Adjective "blatant" definition and examples



Definitions and examples


(of bad behaviour) done openly and unashamedly.
  1. 'They were content to overlook all but the most blatant infractions.'
  2. 'Challenge those responsible for this blatant neglect and the place instantly takes on the air of the confessional.'
  3. 'One of the soldiers responsible for this act of blatant provocation explained the rationale.'
  4. 'It may be that the source and schemes behind these blatant lies can be revealed by a court case.'
  5. 'There's no blatant lie in that sentence but it's hardly the whole truth either is it?'
  6. 'I think that we know that there are blatant lies that are being told by both camps.'
  7. 'Prejudice that blatant doesn't usually get aired outside the pub these days.'
  8. 'He told a blatant lie to all students last time round.'
  9. 'I'd just like to expose this statement as a blatant pack of lies.'
  10. 'Given the blatant bias in the reporting, the whole study has to be suspect.'
  11. 'despite their blatant attraction to each other they try to stay just friends'
  12. 'His action was too blatant, though still acceptable in the eyes of parliament.'
  13. 'This can be avoided by restricting blatant and misleading advertising in the media.'
  14. 'This is a good time to show off a bit of yourself - either as blatant or subtle as you wish.'
  15. 'What are hundreds of children going to ask or think when they see this blatant advertisement for sexual equipment?'
  16. 'It is not too blatant and it might work as it allows people to move from one sphere to another without stepping into the rain.'
  17. 'In fact, I can't really think of any other blatant examples of this phenomenon right now.'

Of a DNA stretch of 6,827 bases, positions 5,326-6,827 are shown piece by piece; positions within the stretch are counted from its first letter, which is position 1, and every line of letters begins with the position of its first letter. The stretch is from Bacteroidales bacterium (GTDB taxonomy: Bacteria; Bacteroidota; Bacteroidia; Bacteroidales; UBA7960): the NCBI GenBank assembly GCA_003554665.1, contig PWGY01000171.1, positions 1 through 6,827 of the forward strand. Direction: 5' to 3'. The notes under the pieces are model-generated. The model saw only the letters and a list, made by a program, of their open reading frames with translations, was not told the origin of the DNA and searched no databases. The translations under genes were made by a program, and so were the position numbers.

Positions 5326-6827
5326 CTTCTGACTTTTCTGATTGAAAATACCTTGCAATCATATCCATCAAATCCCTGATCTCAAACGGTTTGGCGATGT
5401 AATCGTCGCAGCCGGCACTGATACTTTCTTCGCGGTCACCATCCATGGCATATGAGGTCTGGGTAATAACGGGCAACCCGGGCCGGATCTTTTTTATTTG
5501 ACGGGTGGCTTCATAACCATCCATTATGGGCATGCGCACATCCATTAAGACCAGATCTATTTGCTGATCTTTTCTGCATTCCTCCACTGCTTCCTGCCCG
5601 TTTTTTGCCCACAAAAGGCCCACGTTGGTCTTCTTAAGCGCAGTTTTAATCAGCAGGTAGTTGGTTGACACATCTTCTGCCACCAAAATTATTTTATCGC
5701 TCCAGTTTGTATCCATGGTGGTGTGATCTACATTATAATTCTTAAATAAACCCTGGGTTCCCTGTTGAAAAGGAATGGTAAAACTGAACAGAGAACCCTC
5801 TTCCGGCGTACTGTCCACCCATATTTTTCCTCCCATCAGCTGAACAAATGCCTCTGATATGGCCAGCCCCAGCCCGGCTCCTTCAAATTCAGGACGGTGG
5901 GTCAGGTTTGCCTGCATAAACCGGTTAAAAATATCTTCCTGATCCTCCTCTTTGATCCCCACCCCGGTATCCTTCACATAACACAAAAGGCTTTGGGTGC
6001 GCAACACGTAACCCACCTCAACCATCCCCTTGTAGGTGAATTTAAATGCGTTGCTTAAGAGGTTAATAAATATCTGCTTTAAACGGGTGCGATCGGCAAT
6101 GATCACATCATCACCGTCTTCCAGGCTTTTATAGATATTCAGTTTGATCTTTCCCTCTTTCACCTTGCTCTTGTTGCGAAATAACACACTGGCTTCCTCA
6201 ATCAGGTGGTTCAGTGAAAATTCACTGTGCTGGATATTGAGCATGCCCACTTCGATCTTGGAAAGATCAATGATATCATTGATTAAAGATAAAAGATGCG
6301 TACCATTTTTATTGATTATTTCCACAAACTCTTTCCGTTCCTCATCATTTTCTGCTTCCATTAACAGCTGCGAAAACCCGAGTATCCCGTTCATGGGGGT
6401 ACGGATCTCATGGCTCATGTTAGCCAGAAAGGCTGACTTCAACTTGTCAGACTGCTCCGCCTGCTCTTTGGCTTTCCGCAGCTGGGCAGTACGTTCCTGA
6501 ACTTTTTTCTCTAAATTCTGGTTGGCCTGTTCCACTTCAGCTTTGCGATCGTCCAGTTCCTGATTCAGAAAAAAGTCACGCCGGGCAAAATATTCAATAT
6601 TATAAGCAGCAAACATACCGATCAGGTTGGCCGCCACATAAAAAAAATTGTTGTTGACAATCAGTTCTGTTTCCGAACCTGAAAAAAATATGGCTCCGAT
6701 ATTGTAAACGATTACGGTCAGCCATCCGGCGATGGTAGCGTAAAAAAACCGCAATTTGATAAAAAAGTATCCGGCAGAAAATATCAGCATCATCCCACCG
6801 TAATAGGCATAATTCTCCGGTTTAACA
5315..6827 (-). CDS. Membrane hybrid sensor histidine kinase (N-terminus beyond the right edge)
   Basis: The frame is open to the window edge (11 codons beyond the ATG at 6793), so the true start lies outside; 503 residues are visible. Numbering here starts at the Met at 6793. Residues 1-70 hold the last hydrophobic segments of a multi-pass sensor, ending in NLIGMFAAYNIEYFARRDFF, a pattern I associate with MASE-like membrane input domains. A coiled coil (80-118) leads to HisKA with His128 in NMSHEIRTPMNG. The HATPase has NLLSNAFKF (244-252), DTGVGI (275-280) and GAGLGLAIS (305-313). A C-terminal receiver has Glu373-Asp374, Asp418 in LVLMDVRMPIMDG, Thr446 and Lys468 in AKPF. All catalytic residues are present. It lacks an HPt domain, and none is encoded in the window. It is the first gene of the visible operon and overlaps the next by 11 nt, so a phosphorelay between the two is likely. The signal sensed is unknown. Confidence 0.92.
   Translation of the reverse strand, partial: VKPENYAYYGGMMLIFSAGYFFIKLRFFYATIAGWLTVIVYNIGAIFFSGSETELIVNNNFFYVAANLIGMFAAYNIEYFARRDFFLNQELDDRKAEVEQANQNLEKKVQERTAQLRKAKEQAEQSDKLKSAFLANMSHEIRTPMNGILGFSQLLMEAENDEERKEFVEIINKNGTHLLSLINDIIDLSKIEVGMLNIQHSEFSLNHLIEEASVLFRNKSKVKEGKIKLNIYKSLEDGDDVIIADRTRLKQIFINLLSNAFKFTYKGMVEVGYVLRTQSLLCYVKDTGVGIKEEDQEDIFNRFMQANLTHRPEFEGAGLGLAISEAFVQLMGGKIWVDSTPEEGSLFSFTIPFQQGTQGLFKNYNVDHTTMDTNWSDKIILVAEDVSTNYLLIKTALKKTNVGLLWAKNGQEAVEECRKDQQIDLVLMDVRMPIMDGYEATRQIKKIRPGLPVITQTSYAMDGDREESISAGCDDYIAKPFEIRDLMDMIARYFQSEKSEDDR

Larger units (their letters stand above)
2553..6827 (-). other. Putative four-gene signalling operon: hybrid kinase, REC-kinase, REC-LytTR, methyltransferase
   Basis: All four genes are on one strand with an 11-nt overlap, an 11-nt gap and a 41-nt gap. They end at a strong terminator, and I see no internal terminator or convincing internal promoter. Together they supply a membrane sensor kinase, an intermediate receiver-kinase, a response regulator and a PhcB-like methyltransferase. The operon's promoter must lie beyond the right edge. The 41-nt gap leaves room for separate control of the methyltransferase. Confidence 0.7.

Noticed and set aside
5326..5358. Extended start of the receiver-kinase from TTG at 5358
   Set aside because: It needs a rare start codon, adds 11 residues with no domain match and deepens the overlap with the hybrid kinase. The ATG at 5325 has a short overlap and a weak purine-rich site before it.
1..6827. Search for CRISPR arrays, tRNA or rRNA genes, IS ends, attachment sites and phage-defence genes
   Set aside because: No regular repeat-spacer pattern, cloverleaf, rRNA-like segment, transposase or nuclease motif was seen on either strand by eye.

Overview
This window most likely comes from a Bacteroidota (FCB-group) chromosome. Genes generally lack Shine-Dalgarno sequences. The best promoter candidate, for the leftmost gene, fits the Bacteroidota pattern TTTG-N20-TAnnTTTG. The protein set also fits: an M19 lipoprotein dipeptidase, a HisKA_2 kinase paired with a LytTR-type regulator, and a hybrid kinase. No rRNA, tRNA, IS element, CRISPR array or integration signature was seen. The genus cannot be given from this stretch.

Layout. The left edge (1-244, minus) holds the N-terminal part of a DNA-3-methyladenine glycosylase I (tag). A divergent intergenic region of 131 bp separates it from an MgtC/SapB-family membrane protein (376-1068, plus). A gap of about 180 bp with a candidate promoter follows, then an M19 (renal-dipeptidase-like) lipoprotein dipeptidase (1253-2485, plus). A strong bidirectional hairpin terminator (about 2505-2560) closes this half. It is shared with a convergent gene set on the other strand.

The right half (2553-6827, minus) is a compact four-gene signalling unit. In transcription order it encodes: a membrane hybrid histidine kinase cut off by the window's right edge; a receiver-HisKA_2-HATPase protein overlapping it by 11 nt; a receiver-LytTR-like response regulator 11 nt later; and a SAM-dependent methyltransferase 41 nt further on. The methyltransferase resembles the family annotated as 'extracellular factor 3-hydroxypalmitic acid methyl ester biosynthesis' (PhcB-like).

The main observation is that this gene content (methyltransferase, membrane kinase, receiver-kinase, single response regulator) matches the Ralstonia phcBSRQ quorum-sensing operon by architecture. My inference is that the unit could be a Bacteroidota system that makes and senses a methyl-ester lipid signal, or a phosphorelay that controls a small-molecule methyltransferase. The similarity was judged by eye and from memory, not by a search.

18. 'Many lecturers will drop hints, ranging from subtle to blatant, as to what will be in the exam.'
  19. 'The fact that such a detail stands out suggests the blatant lack of memorable songwriting and production on much of this album.'


1. brazenly obvious; flagrant: a blatant error in simple addition; a blatant lie.

2. offensively noisy or loud; clamorous: blatant radios.

3. tastelessly conspicuous: the blatant colors of the dress.

More examples(as adjective)

"people can be blatant with miles."

"violations can be blatant in areas."

"trades can be blatant on streets."

"snipings can be blatant at conferences."

"people can be blatant about intentions."

More examples++


Late 16th century: perhaps an alteration of Scots blatand ‘bleating’. It was first used by Spenser as an epithet for a thousand-tongued monster produced by Cerberus and Chimaera, a symbol of calumny, which he called the blatant beast. It was subsequently used to mean ‘clamorous, offensive to the ear’, first of people (mid 17th century), later of things (late 18th century); the sense ‘unashamedly conspicuous’ arose in the late 19th century.